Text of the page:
10 Bizarre Rules Royals Must Follow
There are strict rules to being a royal.
Being a royal may come with a lifetime of opulence and glamor, but also a lot of rules. Kate Middleton recently made a surprise appearance at the Children's Picnic at the Royal Horticultural Society's Chelsea Flower Show where she politely declined to sign autographs for young fans. "I can't write my name, but I can draw," she was overheard saying, according to PEOPLE. Instead she offered drawings of a flower, a tree, and plants to children who asked. She told another child, "My name's Catherine. I'm not allowed to write my signature, it's just one of those rules." What many didn't know is that not giving an autograph is one of my many strict guidelines for royals. Here's a list of some rigorous protocols royals must follow and why.
Unknown to many, the Princess of Wales was unable to sign her name for school children who asked because royals are forbidden to sign their name. According to the Daily Express, members of the royal family avoid signing autographs given the risk of forgery. However, they are allowed to interact with the public and take selfies.
A tradition that stems back to Edward VII, royals are weighed before and after Christmas dinner as a way to measure whether people got enough to eat and enjoyed their holiday meal. Majesty editor Ingrid Seward told Grazia in 2018, the tradition still stands. The outlet reports, "As the festive period revolves around eating, the Queen ensures that the guests 'weigh themselves' on a pair of antique scales, Seward said. "This happens before and after their visit and is a tradition harking back to Edward VII who wanted to ensure his guests ate well."
In an effort to protect the line of succession, direct heirs to the throne like Prince William and Prince George are not permitted to travel together, according to the Express. "This role is based solely on security and securing the monarchy," the outlet reports.
Prince Andrew revealed once back in 2008 that the board game was banned from his home because people were too competitive. The Telegraph reports he told people at the Leeds Building Society's newly-refurbished Albion Street headquarters, "We're not allowed to play Monopoly at home. It gets too vicious."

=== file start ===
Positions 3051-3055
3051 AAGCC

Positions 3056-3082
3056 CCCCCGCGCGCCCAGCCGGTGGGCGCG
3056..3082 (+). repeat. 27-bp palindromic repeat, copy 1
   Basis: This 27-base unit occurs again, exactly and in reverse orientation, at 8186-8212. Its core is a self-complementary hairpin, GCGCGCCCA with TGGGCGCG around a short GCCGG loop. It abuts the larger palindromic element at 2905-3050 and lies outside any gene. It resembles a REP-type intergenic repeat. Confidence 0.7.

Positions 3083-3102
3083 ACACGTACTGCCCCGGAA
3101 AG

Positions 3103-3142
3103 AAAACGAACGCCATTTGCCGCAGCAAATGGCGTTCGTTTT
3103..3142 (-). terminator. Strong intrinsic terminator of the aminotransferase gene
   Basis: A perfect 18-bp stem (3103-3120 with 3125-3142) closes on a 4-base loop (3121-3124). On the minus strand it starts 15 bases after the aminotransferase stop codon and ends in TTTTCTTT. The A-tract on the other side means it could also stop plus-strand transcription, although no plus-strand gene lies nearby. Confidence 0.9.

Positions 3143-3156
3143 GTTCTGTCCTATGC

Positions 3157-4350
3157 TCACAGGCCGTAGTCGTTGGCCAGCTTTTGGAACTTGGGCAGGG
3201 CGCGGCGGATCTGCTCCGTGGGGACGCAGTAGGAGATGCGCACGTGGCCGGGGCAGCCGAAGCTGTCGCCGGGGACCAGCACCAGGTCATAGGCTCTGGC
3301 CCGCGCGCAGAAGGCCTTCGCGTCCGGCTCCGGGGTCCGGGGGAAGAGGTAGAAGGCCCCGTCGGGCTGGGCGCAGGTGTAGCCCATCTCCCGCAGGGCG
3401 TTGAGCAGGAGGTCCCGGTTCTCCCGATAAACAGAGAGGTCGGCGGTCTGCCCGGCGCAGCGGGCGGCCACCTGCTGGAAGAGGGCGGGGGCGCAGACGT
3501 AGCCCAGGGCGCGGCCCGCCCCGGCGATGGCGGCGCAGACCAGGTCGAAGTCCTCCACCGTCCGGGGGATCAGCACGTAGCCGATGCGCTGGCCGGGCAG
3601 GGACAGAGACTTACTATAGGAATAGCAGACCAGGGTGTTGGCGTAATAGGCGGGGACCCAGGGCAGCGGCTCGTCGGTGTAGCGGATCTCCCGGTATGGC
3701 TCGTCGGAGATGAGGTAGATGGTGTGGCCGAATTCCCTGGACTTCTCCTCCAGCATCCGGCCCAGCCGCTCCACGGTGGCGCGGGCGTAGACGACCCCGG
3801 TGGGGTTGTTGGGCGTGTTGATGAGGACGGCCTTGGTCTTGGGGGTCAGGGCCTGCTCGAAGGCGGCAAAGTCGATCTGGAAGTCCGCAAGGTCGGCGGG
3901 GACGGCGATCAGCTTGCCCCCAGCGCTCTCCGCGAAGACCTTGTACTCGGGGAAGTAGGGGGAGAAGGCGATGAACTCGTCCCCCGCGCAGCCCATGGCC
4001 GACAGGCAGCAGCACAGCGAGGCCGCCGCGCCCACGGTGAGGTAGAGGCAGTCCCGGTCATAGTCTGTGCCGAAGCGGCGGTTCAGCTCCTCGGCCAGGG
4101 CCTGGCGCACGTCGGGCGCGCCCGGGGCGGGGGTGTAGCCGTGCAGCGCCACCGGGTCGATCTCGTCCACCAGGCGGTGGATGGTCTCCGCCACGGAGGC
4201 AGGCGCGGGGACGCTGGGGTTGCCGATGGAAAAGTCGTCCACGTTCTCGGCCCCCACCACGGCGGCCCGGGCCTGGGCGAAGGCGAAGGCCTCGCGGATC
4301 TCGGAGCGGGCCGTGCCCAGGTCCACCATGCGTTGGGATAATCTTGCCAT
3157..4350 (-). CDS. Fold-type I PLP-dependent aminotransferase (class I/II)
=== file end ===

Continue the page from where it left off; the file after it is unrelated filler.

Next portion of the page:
Royals usually aren't permitted to wear black except to an occasion of mourning, however, they must always travel with a black outfit in case someone dies. The Express reports, "In 1952 however, Queen Elizabeth II was caught off guard by this. The shock news of her father's death came while she was on a Commonwealth tour to Kenya and her dresser had forgotten to pack a black dress." The outlet added, "In order to rectify the situation a black outfit was taken on board when the plane touched down in the UK."
According to etiquette expert Grant Harrold, who is a former butler to then Prince Charles, royal females must shake hands with their gloves on. His website The Royal Butler states, "if a gentleman appears before you then it is your duty to offer your hand for the handshake first. Remember, it is the right hand and if you are wearing gloves then you are permitted to keep these on, however a gentleman must remove his before shaking the lady's hand."
There's several fashion rules that royals must follow and one includes wearing tights. Before her death in Queen Elizabeth II last year, she was a stickler about female royals wearing tights.
The royals have an obligation to stay quiet when it comes to politics and must remain neutral. There's no law restricting them from voting, however they don't exercise that right. The BBC reports, "The Queen can vote, as can members of her family, but they do not do so because in practice it would be considered unconstitutional."
The royals have a rigid dress code and that includes the jewels they wear like tiaras because it symbolizes relationship status. Harrold told the BBC: "For married ladies it was a sign of status and would show you were taken and not looking for a husband. For the gentleman it was a clear sign not to make advances toward the lady in question."
The royal ladies are known for their much buzzed about hats and are required to wear them for certain occasions. Diana Mather, a senior tutor for The English Manner etiquette consultancy told the BBC that the dress code guidelines state that women wear hats for formal events. "Up until the 1950s ladies were very seldom seen without a hat as it was not considered 'the thing' for ladies to show their hair in public," she said. "But all that has changed and hats are now reserved for more formal occasions."